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5 Puck Handling Tips for Goalies

By Minnesota Hockey, 06/11/20, 10:45AM CDT


There are some hockey coaches and fans who cringe each time they see a goalie leave the crease to play the puck.

But once you’ve seen how much of an advantage it is to have a goalie who can handle the puck well, it’s hard to ignore how important of a skill it is for young goalies to develop.

“At the older ages, it makes a world of difference,” said Steve Thompson, USA Hockey’s ADM Manager for Goaltending. “It’s like having a third defenseman.”

“We all know the more time the puck is in your zone the more trouble you’re in. If you have a goalie back there that’s going to change the place of the dump in because they’re nervous about keeping the puck away from the goalie. It adds a whole other element to that chess match with the other team, their forecheck and your breakout.”

Thompson acknowledges that goalies playing the puck frequently at young ages can come with some risk but points out examples like Spencer Knight and Alex Stalock in which those risks eventually result in some of the game’s best puck handling goaltenders.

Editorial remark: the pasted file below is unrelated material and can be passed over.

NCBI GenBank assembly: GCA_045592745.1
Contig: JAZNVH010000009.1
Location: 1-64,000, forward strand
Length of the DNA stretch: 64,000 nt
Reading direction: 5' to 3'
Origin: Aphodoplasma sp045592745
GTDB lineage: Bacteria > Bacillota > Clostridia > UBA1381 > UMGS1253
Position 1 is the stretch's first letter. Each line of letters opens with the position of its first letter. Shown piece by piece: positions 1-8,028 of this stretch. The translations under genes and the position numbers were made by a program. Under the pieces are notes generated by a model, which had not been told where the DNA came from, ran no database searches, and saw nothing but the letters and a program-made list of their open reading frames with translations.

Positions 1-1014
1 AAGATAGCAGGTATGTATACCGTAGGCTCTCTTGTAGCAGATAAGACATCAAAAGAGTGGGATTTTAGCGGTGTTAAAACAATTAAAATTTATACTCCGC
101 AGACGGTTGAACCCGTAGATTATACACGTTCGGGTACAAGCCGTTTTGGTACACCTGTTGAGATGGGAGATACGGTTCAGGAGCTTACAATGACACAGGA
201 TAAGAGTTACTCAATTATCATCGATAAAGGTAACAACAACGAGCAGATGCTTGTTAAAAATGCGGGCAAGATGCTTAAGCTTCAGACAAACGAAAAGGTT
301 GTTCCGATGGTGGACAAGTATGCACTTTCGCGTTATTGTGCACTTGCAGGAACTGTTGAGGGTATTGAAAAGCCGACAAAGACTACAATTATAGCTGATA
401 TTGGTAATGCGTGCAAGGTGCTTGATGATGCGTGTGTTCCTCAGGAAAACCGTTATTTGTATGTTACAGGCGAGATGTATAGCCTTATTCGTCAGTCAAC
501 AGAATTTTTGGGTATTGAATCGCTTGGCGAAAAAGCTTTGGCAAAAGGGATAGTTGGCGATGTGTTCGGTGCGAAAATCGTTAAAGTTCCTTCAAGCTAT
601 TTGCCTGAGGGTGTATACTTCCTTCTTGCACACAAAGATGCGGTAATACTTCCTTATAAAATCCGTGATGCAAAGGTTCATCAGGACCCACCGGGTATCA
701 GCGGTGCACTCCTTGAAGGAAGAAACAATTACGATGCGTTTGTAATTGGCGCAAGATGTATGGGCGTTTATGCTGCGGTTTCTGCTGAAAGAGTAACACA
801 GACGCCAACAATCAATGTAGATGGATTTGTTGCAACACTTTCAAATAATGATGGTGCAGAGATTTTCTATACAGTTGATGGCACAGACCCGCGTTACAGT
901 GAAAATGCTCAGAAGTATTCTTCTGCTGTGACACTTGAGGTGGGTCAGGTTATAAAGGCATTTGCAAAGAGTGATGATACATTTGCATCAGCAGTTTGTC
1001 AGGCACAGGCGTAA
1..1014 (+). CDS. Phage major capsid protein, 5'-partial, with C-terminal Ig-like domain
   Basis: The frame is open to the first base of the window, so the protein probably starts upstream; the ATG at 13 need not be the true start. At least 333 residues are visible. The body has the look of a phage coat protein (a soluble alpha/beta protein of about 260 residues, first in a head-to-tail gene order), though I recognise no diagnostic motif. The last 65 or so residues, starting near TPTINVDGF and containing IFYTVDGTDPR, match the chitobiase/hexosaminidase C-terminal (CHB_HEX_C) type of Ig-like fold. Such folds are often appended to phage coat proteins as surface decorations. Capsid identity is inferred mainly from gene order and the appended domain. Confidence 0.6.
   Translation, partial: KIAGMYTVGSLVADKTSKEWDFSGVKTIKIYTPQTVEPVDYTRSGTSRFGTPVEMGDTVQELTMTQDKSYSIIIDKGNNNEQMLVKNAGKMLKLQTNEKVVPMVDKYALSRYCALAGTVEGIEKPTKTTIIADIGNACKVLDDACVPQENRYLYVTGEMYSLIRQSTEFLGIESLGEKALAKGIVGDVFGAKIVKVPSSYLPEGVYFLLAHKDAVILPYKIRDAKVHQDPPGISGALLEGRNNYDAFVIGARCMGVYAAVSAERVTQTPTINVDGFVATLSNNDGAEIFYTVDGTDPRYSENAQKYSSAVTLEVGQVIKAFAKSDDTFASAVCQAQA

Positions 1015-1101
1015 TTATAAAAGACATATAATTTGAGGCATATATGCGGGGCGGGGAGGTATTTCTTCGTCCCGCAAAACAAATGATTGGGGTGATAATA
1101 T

Stalock, a South St. Paul native, was known for taking significant risks to play the puck while leading the Packers to the 2004 Minnesota State High School Hockey Tournament. Now playing with his hometown Minnesota Wild, he’s lauded for his ability to limit hits on defensemen and jump start the breakout.

A Consistent Hand

Some of the most important components of a goalie’s ability to handle the puck starts right when players first put on goalie pads.

“It starts off with the entry level for the position in the sense that we have a lot of goalies that are right-handed as a forward,” said Thompson. “That’s how they play when they play street hockey. That’s how they play when they play out. Then, we throw them in a left-handed catching glove because when you play baseball you throw with your right hand and catch with your left. We immediately handicap these kids from having the confidence and ability to play the puck well.”

“If you are a right-handed shot, I would really encourage kids to try and learn how to catch with their right so they can play the puck with their right.”

In the same way, players who shoot left-handed while playing out are encouraged to catch with their left hand while playing goalie.